Venezuelan Government Closes Illegal Gold Trading and Money Laundering Racket

The Venezuelan government has moved to close and expropriate the historic La Francia building, alleged to be a centre for illegal gold and money trading in downtown Caracas.

Caracas, 10 February 2010, ( – The Venezuelan government has moved to close and expropriate the historic La Francia building, alleged to be a centre for illegal gold and money trading, near the southwest corner of Plaza Bolivar in downtown Caracas, following orders by Venezuelan President Hugo Chavez during his weekly television show Alo Presidente last Sunday.

In addition to La Francia, Chavez also ordered the expropriation of five other commercial buildings, some of which were already vacant, bordering Plaza Bolivar as part of a plan to recover the historic centre of the city.

La Francia, where about 90 jewellery stores are located, is notorious for its scores of unauthorised brokers and agents who trawl the surrounding streets offering to buy and sell dollars, euros, gold and illegally mined gemstones. Tourists frequently report being robbed or swindled by the money traders.

Milena Bravo, rector of the University of the Oriente (UDO), which has owned La Francia since 1969 and receives BsF 300 000 per month in rent from the tenants protested the government measure arguing it was illegal. However, Venezuelan law allows for expropriations with compensation in the interests of “public utility.”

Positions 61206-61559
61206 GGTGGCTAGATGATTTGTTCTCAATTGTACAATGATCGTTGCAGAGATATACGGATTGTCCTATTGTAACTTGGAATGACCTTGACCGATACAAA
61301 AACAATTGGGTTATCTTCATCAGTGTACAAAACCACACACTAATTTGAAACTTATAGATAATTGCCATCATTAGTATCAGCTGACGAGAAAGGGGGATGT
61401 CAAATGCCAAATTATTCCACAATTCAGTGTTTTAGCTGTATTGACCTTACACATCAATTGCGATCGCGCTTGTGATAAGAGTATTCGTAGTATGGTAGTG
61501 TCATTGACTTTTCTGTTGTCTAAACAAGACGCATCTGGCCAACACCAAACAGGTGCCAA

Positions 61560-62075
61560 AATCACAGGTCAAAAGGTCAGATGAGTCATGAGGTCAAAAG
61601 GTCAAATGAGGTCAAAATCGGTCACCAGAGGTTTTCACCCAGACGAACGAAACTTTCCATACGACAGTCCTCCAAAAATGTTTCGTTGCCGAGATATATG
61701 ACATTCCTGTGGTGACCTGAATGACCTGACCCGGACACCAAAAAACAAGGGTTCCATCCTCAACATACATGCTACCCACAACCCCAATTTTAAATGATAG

In turn, Mayor of the central Caracas district of Libertador, Jorge Rodriguez, challenged the rector to explain the dilapidated state of La Francia, which is classified as a heritage building and to clarify what the building was being used for, pointing out that many of the tenants did not have legal title or leases, or licences to be carrying out the activities they were involved in.

National Assembly deputy, Adel El Zabayar, alleged that the activities in La Francia have a “strong influence on what we call the parallel foreign exchange market, from there begins the source of speculation the purpose of which is sabotage.”

Venezuela introduced foreign exchange controls in 2003 after a politically motivated oil industry lockout and capital strike that attempted to overthrow the democratically elected Chavez and saw billions of dollars flow out of the country. Since then Venezuela has experienced billions of dollars in illegal capital flight through the parallel market, where the dollar currently trades at 1.5 times the official rate.

Noel Álvarez, the current president of Venezuela’s business chamber FEDECAMARAS, which led a failed coup against Chavez in 2002, said business sectors had declared an “emergency” following the measure which they described as an attack on private property.

A scuffle also broke out between some bystanders supporting the measure and some workers concerned about losing their jobs as the mayoralty of Libertador took control of the building on Tuesday. Approximately 1,500 employees are estimated to work in the building.

However, Rodriguez assured that a census of the workers was being carried out and steps would be taken in order to guarantee job security. “That same Sunday I gave the instruction to the director of urban control of the mayoralty of Caracas in order to carry out a census of workers and invite them to a meeting in order to achieve all the necessary agreements,” he told state television channel VTV.